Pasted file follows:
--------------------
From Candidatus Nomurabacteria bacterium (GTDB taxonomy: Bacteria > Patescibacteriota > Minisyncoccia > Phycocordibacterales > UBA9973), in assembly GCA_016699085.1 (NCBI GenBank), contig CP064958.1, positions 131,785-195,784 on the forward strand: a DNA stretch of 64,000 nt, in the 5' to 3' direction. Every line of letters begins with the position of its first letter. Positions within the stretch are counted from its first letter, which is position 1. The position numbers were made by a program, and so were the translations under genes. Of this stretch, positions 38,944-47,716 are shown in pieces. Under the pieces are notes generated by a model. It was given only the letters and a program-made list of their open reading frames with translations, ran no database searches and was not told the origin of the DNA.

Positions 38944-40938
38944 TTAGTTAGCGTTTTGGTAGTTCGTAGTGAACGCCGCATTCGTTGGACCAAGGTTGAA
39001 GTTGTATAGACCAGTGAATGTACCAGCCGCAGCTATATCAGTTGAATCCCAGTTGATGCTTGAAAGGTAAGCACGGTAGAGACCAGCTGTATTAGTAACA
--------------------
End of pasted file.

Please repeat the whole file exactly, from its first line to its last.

From Candidatus Nomurabacteria bacterium (GTDB taxonomy: Bacteria > Patescibacteriota > Minisyncoccia > Phycocordibacterales > UBA9973), in assembly GCA_016699085.1 (NCBI GenBank), contig CP064958.1, positions 131,785-195,784 on the forward strand: a DNA stretch of 64,000 nt, in the 5' to 3' direction. Every line of letters begins with the position of its first letter. Positions within the stretch are counted from its first letter, which is position 1. The position numbers were made by a program, and so were the translations under genes. Of this stretch, positions 38,944-47,716 are shown in pieces. Under the pieces are notes generated by a model. It was given only the letters and a program-made list of their open reading frames with translations, ran no database searches and was not told the origin of the DNA.

Positions 38944-40938
38944 TTAGTTAGCGTTTTGGTAGTTCGTAGTGAACGCCGCATTCGTTGGACCAAGGTTGAA
39001 GTTGTATAGACCAGTGAATGTACCAGCCGCAGCTATATCAGTTGAATCCCAGTTGATGCTTGAAAGGTAAGCACGGTAGAGACCAGCTGTATTAGTAACA